Inlaws…

School is closed because of Ebola but that doesn’t stop people from telling you your son should be in school. A few people have said, you’re in a good position because your son isn’t in school but most people haven’t.

This week my inlaws weighed in and I always find it annoying when people say your son should be in school BECAUSE he’s so smart and doing so well yada yada. Like at least let it be because he couldn’t recognise his name or add up to 10 or sat at home crying all day from loneliness. Success is not its own reward, it is just another stick people use to beat you with ha ha.

Someone at the summer camp said my son would benefit from school because he didn’t sit still well – which I think is true. He is not a good sitter and he definitely sat and followed tasks better after a few days at the camp. Is this what they call socialisation? I’m not sure. That’s something I’ll take on board, I just don’t know how important it is. What do you think?

My inlaws really want my son in school, even though schools are a hotbed of disease and are currently closed because of the Ebola outbreak. I’m not even sure how I will handle this when schools reopen. Some of my anxieties are cultural. In Nigeria inlaw pressure is more of a phenomenon than in the west. As a wife living with inlaws my children belong to the whole family and inlaws have a say in their welfare and expect their input to be taken very seriously. I know my husband will support me on my decision and my inlaws are great – they’re just more conservative when it comes to education and want the best for all their grandchildren. I guess I will have to decide how committed I am to homeschooling if it means a confrontation with my inlaws about it. I’ll keep you posted.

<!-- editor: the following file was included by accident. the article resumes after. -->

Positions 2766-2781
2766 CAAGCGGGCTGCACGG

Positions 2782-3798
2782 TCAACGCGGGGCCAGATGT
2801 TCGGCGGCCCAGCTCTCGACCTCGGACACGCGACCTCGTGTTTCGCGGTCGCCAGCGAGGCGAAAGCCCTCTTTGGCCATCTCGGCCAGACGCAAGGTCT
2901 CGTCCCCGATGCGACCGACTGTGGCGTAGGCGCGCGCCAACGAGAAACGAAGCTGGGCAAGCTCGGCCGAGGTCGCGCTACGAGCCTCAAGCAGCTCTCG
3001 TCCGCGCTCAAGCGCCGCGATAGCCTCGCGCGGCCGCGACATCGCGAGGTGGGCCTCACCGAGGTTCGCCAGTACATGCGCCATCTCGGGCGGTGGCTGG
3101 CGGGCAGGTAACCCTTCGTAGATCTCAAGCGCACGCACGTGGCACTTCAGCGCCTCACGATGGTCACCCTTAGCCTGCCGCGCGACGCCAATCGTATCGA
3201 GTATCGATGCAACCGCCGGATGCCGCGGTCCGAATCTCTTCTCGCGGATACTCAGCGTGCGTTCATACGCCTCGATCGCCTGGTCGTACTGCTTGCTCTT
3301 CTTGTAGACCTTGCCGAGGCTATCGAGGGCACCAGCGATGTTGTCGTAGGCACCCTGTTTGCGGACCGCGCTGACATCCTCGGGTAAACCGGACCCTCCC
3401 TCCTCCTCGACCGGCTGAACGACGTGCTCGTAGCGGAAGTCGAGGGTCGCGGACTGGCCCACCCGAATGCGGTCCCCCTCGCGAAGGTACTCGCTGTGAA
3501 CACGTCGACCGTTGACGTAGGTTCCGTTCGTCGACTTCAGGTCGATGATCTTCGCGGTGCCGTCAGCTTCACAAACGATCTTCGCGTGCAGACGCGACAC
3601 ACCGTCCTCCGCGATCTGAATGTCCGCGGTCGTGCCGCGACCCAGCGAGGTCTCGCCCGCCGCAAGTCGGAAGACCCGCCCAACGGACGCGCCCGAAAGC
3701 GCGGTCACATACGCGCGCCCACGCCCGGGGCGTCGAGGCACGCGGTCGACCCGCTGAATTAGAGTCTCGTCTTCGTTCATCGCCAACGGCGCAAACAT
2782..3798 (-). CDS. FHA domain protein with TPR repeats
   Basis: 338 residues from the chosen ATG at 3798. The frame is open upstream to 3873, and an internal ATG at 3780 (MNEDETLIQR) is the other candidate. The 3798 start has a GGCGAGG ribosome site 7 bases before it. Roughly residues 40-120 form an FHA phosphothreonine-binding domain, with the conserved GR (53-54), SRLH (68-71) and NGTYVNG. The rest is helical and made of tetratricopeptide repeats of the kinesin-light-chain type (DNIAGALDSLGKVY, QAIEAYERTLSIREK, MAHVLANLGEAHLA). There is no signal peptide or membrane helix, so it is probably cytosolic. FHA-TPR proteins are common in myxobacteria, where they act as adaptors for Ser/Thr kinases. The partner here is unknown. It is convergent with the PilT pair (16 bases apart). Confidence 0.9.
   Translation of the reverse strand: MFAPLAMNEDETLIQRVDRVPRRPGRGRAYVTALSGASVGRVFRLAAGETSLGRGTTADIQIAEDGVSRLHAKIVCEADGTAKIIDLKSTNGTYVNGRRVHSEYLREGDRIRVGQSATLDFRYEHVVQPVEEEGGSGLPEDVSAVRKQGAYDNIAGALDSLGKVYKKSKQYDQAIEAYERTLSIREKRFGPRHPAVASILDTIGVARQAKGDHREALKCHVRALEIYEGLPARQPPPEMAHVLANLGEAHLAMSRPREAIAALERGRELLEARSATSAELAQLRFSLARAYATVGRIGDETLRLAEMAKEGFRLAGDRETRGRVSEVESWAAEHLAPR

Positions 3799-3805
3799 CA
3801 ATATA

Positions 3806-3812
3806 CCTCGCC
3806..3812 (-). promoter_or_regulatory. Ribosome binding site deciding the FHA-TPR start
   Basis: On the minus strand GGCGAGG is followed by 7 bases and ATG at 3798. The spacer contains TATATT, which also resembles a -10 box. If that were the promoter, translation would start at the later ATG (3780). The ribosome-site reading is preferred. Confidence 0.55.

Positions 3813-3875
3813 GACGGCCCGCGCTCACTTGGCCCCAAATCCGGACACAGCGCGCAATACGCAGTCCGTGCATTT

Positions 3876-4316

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2 thoughts on “Inlaws…

  1. It’s not just an eastern thing. We live in North Carolina, a state of the United States. My in-laws, as well as my own family, tried to gang up on us (metaphorically speaking) in an effort to push us into placing our daughter in public schools. Here in our area, public schools are punishing children for publicly following Jesus and we don’t want that kind of environment for our exceptionally bright child. Also, the schools have a tendency to hold gifted kids back and push challenged kids too much. Then there is the measure of safety. Whereas y’all are dealing with disease, around here the disease is violence. The numbers of violent acts in our state’s public schools are in the thousands. It’s just not safe. When our family tries to pressure us into placing her into a “real school,” I have to remind myself what is awaiting her if she would go. They have even went so far as to purchase workbooks for her school (that are lower than her abilities) because they don’t think we are capable of providing a better quality education than the schools. I’ve said all of this to say: You are not alone and keep it up! Do what is best for your child regardless of what anyone else says. What was best for your in-laws’ children might not be what is best for your children. These are different times and the situations have changed, whether it be violence or disease. Protect your child at all costs. That’s why God gave your son to you and not them.

    • You are so right – in-law issues can happen everywhere and yours definitely sounds similar to mine! Thanks for sharing and supporting. What’s happening in public schools is depressing – in the UK too. I have just sent in my letter to the school confirming that my son will NOT be joining on Monday. I think that’s the best thing for my son right now.

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